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Teens and substance use: what can parents do?

The European Drugs Agency held an online webinar on May 8 titled ‘Teens and substance use: what can parents do?’

The objective of which was to help adults to manage the risks for and of substance use in adolescence according to evidence-based prevention principles.

The speakers were:

  1. Ina Koning, prevention researcher, University of Amsterdam, Netherlands.
  2. Terese Glatz, parenting researcher, Örebro University, Sweden
  3. Gregor Burkhart, senior prevention analyst, EMCDDA

Topics and key findings were;

  • Parents compared with peers

Parents remain important throughout adolescence with regard substance use and are more influential than schools (Fagan, 2012). Parents need to keep confidence and believe in themselves. Research shows that an increase in worry can lead to an increase in ineffective parenting behaviours. You can become more tolerant and communication is less qualitative around alcohol use.

  • What can we do and say? Parental rules and communication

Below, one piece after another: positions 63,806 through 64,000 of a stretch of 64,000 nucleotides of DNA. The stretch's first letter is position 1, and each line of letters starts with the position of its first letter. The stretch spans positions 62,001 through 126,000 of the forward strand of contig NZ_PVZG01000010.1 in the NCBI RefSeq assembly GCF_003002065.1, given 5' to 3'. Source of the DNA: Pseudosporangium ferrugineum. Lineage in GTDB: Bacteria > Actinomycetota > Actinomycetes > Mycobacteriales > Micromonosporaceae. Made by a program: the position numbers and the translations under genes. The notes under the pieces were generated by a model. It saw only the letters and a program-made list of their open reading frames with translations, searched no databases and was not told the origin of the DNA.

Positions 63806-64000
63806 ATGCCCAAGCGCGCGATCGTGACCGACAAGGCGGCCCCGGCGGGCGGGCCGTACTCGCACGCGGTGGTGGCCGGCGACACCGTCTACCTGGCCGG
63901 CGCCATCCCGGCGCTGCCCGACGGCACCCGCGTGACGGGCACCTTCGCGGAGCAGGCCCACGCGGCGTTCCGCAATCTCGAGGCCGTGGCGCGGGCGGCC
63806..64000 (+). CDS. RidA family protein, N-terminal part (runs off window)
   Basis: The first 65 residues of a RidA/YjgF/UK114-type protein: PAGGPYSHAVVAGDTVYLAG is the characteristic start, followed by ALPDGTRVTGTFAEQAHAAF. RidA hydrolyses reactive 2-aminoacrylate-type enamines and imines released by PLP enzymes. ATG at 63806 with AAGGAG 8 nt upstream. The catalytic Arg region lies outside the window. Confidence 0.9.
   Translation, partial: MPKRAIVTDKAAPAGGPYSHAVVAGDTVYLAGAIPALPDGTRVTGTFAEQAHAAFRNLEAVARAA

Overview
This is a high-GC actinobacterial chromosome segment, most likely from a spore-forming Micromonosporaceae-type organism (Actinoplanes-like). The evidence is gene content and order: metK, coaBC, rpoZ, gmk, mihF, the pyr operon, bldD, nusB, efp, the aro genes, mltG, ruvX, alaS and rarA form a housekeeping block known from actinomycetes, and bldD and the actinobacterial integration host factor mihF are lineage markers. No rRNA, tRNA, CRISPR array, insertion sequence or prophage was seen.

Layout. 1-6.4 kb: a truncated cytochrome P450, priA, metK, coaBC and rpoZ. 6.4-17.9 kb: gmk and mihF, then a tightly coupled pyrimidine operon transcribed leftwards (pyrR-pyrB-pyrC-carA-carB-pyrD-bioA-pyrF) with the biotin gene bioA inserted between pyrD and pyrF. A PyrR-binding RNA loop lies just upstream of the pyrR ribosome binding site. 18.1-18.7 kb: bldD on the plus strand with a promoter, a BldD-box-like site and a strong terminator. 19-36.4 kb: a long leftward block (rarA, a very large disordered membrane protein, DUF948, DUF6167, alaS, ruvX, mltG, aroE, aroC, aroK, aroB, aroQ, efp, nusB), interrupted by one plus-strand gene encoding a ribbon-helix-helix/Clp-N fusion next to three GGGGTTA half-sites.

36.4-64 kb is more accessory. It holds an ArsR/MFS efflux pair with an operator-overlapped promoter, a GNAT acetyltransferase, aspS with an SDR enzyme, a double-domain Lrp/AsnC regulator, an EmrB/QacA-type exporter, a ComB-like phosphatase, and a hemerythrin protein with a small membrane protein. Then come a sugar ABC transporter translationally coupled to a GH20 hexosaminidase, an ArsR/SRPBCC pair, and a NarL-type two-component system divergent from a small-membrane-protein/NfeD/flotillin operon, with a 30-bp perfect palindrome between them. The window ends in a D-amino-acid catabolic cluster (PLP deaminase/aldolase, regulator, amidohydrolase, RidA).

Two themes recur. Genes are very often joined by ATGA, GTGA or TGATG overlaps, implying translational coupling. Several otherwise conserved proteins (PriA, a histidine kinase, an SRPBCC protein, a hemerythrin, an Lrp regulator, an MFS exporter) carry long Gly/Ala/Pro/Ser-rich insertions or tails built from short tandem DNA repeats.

Parents have as much influence as the peer group, be aware and confident in your role as a parent and be positive. It is important to look at effective parenting research and try different methods. Different things will work for different child/parent relationships and communication styles.

Setting rules in combination with good communication with young person is important. Communication research shows it is good to ask questions and be open to what your child is sharing with you. Set rules or make agreements about drinking and drugs remembering that as your influence changes over times, so too does your communication style. It can be harder to set rules if you are the only parent in the peer group that has these rules. It is helpful to find agreement with other parents about these set rules.

At times, there are neurobiological limits to this – parents can have an influence but a young person may be more sensation seeking.

From a prevention perspective – interventions need to take place with young people and parents e.g. promoting self-control.

  • Parents own use of substance use

Do not drink or take substances around the young person. The children of those who drink frequently often begin to drink earlier and larger volumes of alcohol.

Upcoming EMCDDA events can be found here.